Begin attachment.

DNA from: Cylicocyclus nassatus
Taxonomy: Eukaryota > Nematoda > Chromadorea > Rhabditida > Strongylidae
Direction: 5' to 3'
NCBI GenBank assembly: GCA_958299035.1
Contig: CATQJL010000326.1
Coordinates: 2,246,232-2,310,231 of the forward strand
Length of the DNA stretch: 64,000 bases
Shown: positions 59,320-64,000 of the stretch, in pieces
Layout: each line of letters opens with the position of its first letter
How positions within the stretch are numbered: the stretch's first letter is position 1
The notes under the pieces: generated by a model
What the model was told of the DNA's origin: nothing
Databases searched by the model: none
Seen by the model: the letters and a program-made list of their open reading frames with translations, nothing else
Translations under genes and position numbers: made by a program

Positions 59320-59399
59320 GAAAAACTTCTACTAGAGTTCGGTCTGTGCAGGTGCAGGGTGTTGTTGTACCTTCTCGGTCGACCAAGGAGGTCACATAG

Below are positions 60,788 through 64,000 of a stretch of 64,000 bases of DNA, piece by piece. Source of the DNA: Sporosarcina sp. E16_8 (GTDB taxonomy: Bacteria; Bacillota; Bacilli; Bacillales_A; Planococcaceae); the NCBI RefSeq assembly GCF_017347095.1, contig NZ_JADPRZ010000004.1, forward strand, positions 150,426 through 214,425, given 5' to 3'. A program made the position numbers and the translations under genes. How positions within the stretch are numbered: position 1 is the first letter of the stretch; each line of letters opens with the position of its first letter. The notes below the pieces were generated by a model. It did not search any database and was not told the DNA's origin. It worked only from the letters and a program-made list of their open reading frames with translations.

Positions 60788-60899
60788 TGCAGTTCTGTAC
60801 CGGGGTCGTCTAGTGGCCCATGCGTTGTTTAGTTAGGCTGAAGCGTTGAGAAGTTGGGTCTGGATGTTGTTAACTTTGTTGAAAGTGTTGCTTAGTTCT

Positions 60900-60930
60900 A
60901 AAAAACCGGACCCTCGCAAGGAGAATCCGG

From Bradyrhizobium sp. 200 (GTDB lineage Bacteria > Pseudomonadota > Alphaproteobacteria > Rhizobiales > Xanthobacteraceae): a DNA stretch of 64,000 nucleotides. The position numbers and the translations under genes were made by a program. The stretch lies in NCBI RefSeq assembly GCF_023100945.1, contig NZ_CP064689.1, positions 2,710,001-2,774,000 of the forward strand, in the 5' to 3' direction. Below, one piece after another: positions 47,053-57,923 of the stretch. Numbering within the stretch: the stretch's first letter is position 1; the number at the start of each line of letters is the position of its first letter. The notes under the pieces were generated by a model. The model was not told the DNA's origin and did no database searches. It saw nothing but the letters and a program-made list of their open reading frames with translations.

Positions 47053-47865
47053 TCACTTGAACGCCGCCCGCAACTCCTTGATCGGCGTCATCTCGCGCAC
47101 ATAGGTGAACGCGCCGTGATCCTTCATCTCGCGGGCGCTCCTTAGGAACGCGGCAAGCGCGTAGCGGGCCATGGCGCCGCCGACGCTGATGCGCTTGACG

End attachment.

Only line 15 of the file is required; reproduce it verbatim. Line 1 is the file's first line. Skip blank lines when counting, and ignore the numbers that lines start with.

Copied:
Translations under genes and position numbers: made by a program